|Organisation:||Socialist Workers' Party|
|Discuss:||Comments on this document|
Please note: The Irish Left Archive is provided as a non-commercial historical resource, open to all, and has reproduced this document as an accessible digital reference. Copyright remains with its original authors. If used on other sites, we would appreciate a link back and reference to The Irish Left Archive, in addition to the original creators. For re-publication, commercial, or other uses, please contact the original owners. If documents provided to The Irish Left Archive have been created for or added to other online archives, please inform us so sources can be credited.
Many thanks to the person who scanned and forwarded this to the Archive.
This document dating from 2004/5 and written by Dr. Peadar O Grady is a comprehensive pamphlet outlining in some detail the issues facing the Irish Health Service at a time when the Minister of Health was Mary Harney of the Progressive Democrats (in coalition with Fianna Fáil). Divided into four chapters it addresses ‘Why is the Health Service in Crisis?’, ‘Harney’s Ideology – Health and the Market’, ‘Who Profits?’ and ‘Capitalism and Health’.
It is notable as well for a preface written by Jo Tully of the Irish Nurses Organisation Executive writing in a personal capacity. She notes:
This pamphlet makes the case for a real fight to end the crisis and to stop the drive towards privatisation. It is an important contribution to the debate about defending health care as a public service that needs to be had, both in our unions and society as a whole.
The document is quite long but a sense of it is evident from the following quotes from the Introduction by Dr. O Grady where he notes:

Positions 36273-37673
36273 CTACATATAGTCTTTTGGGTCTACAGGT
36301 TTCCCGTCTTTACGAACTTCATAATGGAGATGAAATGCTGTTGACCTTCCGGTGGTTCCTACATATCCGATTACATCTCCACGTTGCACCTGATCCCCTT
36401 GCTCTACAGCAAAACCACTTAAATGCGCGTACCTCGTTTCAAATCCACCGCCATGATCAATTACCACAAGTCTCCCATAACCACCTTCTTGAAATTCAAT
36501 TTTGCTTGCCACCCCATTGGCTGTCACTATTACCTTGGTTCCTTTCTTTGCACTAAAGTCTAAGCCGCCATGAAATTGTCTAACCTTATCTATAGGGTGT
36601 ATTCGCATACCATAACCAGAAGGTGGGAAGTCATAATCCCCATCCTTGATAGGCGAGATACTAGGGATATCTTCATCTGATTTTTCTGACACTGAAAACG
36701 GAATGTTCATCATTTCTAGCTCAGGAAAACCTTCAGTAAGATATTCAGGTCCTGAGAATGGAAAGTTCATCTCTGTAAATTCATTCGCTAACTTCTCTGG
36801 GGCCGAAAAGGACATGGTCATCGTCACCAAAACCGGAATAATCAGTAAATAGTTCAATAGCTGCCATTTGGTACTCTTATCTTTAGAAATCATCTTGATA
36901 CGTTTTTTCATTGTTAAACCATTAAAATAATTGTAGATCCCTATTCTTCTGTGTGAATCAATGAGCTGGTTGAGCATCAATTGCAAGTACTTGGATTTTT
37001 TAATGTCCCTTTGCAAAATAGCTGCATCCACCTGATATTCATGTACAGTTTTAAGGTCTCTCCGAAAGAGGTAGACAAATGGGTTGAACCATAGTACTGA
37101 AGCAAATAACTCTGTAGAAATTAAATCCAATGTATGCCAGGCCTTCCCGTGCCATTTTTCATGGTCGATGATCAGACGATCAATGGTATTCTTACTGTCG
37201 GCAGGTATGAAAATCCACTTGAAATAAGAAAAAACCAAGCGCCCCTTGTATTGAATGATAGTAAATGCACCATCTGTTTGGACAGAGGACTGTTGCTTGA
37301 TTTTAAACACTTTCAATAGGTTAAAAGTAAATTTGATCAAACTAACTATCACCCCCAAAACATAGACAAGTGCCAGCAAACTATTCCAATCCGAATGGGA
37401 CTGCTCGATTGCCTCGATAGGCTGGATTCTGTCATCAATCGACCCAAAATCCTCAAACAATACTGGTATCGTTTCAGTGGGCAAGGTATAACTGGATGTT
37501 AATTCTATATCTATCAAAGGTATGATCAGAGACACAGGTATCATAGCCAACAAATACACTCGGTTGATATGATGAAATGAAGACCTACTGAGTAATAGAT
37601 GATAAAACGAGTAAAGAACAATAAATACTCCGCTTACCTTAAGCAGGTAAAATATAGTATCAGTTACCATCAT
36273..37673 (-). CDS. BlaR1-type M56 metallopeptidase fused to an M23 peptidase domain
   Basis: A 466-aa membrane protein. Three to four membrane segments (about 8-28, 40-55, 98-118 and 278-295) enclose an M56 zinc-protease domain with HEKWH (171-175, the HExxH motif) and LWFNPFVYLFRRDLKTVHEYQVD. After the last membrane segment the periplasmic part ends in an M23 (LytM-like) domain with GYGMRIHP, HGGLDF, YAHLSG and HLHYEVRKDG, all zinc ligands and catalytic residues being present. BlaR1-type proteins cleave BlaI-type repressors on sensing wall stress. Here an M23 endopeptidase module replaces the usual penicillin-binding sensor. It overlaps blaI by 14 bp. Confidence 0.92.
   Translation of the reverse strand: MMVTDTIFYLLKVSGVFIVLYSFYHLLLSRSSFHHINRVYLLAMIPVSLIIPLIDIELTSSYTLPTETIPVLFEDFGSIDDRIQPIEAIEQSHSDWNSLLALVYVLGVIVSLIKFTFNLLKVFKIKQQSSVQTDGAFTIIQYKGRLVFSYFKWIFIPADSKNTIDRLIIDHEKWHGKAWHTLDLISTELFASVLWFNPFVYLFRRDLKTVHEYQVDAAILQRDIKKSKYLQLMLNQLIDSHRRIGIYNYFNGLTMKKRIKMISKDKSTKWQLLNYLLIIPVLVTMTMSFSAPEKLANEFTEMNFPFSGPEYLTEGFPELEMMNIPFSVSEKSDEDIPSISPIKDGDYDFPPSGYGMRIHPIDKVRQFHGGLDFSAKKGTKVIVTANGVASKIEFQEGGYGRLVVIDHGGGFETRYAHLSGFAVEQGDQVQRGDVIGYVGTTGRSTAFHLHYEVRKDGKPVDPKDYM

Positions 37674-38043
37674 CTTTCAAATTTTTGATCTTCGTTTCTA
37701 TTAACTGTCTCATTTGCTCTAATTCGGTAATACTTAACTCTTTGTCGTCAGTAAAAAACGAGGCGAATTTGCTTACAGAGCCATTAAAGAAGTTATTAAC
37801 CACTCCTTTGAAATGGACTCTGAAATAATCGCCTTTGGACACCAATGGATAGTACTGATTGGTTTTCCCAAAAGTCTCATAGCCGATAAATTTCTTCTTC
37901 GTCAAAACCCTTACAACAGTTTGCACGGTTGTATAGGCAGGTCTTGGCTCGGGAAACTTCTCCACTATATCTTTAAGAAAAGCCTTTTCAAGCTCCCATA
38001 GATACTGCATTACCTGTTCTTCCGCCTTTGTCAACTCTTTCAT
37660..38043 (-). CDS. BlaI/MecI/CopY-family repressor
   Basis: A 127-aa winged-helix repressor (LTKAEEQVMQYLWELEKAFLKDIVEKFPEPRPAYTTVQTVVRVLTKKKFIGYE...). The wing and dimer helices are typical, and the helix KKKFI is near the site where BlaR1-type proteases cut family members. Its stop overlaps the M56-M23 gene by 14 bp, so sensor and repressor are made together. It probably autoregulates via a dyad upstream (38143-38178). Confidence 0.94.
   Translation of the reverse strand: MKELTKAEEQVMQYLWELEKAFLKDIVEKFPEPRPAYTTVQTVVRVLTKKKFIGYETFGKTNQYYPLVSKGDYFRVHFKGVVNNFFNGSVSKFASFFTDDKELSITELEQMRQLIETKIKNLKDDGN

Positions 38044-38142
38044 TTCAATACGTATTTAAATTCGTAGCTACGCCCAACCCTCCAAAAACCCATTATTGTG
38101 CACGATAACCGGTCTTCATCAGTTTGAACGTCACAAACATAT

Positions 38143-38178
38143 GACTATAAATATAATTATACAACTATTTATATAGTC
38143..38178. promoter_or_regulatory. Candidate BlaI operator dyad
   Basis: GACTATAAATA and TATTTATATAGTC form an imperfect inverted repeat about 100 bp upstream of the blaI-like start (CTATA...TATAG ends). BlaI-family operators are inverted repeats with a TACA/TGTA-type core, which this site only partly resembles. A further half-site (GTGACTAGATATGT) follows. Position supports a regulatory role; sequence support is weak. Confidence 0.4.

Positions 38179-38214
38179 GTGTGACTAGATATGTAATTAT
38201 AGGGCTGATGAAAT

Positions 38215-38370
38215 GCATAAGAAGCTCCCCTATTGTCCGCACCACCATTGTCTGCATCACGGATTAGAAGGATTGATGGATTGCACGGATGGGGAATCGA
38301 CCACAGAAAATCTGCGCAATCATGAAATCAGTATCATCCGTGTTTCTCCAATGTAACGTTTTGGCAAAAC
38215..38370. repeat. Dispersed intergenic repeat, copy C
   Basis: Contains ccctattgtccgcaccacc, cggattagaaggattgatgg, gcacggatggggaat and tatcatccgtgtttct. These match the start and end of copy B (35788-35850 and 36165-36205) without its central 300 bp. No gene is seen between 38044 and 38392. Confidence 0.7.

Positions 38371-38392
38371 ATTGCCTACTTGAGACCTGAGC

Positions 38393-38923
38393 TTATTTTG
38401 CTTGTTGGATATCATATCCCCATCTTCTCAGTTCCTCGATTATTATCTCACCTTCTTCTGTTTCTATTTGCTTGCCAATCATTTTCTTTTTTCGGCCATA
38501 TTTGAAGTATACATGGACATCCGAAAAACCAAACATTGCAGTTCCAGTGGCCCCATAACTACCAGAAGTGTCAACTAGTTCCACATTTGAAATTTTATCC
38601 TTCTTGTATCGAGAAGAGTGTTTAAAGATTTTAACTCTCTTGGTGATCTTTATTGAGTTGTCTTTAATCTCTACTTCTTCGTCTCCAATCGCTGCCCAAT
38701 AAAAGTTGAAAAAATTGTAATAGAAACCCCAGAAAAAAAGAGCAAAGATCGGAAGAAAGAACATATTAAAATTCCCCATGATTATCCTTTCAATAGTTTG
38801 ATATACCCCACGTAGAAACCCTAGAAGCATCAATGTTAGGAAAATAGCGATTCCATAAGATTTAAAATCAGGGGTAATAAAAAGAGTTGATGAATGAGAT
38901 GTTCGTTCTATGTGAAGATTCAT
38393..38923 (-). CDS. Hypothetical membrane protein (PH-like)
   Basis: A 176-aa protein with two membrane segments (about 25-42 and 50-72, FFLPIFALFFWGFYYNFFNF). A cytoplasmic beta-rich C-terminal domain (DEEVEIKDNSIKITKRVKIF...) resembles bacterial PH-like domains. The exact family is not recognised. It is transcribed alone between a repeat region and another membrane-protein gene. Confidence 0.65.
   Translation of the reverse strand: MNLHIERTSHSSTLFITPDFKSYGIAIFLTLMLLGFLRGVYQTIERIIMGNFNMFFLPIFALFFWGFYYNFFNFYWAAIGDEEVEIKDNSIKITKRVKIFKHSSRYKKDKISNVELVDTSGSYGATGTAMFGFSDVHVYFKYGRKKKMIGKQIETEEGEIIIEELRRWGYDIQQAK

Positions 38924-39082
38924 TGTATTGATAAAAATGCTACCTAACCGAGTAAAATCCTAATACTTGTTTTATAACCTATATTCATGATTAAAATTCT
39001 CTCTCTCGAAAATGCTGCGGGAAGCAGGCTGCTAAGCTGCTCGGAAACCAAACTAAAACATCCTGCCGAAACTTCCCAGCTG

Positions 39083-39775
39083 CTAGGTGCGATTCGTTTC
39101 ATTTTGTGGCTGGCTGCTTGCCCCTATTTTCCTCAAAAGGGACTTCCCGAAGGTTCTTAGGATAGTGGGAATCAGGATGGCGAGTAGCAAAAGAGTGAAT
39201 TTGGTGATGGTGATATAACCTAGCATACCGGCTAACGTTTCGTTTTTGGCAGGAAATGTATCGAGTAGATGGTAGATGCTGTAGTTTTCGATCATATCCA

We live in one of the wealthiest countries in the world and have some of the besttrained and most dedicated health workers. Despite this many people live in fear of ill health and we are often overwhelmed by the tasks of caring for ourselves and our network of friends and family.
In the boom years of the Celtic Tiger, average income rose, unemployment fell and the population rose by 10 percent. There was a widespread expectation of major improvements in health and quality of life. The reality has been very different.
For many, low pay, rising prices, indirect taxes, long working hours, long commuting times and increased work pressures have resulted in increased levels of personal stress and a poor quality of life.
And a case is made for a genuinely national socialised health service.
Change from below could win a universal, comprehensive, world-class health service for every citizen, funded collectively, free at the point of use and democratically controlled by the people who use and provide services. This is whysocialists must support and help to build a mass popular movement for changing health and healthcare in Ireland.